Beitin, the subject of the project, is an archaeological complex located 5km northeast of Ramallah in Palestine and 14km north of Jerusalem. In a small village with a population of a mere 2,000 lie an ancient tell (archaeological mound), necropolis from various periods, ruins with an ancient tower (called Burj Beitin), water reservoirs from the Byzantine period, and pre-modern agricultural facilities. These archaeological features provide a broad overview of the history of the region from around 3,500 BC to a hundred years ago.
Significance of the City of Beitin (Bethel)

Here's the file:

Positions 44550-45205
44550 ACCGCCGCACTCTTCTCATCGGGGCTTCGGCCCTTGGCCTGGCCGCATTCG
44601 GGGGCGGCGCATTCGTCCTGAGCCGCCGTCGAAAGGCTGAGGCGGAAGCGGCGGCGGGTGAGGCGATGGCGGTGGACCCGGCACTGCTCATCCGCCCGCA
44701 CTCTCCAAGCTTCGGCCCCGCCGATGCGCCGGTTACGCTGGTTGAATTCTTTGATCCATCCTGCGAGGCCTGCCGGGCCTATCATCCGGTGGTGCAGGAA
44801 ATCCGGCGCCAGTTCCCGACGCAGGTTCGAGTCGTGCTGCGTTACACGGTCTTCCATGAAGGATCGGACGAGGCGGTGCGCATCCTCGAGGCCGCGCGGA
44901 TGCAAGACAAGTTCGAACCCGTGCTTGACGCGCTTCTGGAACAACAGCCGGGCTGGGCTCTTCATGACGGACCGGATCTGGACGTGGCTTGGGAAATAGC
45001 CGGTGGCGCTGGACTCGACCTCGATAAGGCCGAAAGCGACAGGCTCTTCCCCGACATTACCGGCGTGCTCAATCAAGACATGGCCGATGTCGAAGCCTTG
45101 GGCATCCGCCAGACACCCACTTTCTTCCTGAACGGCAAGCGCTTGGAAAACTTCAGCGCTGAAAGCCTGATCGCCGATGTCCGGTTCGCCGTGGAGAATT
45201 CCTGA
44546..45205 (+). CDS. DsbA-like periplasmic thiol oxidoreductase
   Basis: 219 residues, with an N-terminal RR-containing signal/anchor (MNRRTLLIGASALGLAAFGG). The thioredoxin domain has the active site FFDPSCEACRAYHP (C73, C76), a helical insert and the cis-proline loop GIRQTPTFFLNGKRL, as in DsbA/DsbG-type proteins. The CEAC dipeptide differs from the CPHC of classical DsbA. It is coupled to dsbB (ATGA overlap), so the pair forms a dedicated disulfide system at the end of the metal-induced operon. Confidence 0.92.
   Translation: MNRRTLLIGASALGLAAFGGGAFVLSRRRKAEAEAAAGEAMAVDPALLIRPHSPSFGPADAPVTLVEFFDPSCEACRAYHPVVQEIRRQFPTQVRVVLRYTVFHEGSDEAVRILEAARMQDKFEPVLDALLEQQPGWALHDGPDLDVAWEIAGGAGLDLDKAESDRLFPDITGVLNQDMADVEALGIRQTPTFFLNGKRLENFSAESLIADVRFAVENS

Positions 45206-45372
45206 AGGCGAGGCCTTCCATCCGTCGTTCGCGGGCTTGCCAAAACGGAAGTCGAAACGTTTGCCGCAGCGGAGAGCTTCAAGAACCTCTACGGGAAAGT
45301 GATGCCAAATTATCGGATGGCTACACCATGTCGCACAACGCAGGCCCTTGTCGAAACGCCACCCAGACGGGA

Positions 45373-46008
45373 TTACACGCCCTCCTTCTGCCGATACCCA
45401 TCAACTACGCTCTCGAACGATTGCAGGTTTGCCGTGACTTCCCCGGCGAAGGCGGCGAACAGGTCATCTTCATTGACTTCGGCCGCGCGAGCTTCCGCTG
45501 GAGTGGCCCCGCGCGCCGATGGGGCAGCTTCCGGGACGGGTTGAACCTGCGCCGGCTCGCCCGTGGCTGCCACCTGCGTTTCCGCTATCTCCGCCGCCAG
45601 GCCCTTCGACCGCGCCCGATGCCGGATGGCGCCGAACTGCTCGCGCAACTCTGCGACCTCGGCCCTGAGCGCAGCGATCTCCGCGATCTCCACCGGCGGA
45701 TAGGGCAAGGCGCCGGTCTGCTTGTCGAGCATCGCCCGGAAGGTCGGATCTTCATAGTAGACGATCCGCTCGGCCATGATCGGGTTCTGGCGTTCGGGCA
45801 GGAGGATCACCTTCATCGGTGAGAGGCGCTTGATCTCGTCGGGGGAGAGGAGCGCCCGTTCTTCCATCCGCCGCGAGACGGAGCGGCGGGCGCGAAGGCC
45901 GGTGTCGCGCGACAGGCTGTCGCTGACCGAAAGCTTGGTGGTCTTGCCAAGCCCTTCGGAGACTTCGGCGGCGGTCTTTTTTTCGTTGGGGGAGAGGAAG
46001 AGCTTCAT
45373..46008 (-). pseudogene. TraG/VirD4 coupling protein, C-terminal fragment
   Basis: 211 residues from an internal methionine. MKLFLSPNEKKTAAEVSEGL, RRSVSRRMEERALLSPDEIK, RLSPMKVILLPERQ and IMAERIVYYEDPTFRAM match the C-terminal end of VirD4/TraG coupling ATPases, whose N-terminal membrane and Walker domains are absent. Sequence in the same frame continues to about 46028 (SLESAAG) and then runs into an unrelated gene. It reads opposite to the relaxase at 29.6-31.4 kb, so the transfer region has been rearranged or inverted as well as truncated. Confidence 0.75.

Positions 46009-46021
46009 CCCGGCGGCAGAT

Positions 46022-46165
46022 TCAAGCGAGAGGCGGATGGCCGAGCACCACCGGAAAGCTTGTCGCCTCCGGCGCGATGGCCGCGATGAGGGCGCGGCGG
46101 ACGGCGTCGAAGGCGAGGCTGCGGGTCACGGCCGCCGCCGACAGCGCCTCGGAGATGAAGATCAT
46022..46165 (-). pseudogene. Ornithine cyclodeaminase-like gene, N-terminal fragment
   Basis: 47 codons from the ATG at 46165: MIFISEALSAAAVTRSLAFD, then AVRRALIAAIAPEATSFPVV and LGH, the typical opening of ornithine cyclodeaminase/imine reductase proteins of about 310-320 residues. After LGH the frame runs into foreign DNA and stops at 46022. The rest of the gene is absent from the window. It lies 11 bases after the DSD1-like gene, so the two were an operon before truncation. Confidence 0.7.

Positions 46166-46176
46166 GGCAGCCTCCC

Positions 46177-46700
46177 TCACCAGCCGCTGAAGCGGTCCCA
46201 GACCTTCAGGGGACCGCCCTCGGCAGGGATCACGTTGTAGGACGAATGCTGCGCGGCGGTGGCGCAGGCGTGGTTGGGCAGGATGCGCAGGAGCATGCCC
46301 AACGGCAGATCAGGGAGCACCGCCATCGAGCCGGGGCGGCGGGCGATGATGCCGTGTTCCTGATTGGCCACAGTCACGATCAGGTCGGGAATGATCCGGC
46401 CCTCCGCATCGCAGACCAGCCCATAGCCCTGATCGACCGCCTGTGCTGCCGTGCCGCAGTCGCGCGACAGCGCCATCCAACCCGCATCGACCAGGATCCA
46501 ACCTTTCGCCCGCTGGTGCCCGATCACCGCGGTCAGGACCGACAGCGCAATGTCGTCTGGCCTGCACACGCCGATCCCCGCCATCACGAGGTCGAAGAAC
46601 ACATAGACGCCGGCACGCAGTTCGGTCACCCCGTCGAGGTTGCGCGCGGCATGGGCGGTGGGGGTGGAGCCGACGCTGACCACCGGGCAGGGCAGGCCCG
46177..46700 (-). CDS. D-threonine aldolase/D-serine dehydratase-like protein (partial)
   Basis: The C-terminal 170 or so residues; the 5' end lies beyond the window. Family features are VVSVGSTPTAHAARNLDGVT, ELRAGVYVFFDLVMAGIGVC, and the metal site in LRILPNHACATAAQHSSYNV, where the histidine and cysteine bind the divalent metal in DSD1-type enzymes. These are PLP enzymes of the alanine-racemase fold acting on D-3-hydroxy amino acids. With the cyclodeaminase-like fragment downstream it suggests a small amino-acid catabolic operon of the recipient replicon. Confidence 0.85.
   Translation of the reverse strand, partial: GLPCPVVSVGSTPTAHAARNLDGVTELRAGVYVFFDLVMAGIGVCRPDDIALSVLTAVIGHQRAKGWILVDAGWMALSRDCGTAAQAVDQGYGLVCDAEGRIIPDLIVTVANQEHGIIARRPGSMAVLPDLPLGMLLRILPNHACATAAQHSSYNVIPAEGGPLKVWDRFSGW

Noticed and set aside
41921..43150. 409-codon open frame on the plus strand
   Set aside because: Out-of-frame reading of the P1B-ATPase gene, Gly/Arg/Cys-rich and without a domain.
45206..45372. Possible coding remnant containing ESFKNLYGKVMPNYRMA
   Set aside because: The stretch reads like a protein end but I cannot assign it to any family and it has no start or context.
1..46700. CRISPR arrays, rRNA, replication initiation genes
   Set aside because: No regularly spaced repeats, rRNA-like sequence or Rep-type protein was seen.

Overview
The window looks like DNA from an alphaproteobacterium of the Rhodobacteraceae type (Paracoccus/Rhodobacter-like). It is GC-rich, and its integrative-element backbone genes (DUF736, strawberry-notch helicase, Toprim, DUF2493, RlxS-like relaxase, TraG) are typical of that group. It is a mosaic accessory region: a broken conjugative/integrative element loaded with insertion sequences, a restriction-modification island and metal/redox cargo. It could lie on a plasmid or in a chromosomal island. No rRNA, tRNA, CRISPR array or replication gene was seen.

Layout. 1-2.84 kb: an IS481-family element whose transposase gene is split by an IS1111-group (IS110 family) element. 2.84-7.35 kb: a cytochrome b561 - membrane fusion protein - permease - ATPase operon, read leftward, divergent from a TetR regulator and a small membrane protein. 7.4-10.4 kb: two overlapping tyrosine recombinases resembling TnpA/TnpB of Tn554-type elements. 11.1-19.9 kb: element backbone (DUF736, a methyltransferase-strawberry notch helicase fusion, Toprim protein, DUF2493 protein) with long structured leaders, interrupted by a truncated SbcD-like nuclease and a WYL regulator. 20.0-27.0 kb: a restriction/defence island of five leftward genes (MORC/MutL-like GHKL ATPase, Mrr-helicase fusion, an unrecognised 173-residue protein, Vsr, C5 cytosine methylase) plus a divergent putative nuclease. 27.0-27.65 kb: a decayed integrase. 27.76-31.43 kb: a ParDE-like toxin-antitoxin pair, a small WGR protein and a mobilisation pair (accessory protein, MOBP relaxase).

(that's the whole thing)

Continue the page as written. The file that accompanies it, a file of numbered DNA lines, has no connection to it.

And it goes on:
The site of Beitin, particularly that of the Bronze and Iron Ages, has been identified with the city of Bethel, which appears frequently in the Hebrew Bible, and is thus an invaluable site in understanding the faith and world of the Bible. It is a place where Patriarchs Abraham and Jacob, the forefathers of Judaism, Christianity and Islam stayed and particularly identified with the place where Jacob dreamt of angels coming up and down a ladder. When the United Monarchy separated into north and south, a national temple of the northern kingdom was built at Beitin and a “golden calf” is said to have been placed there to stand against the Temple of Jerusalem in the southern kingdom. Thereafter, written records show that people who returned from Babylonian captivity formed a community at Beitin (Bethel), and the area prospered as a pilgrimage site during the Byzantine period. Today, as more than half of the world’s population are believers of these religions, Beitin is expected to become a place of interest to many people and attract tourists from around the world.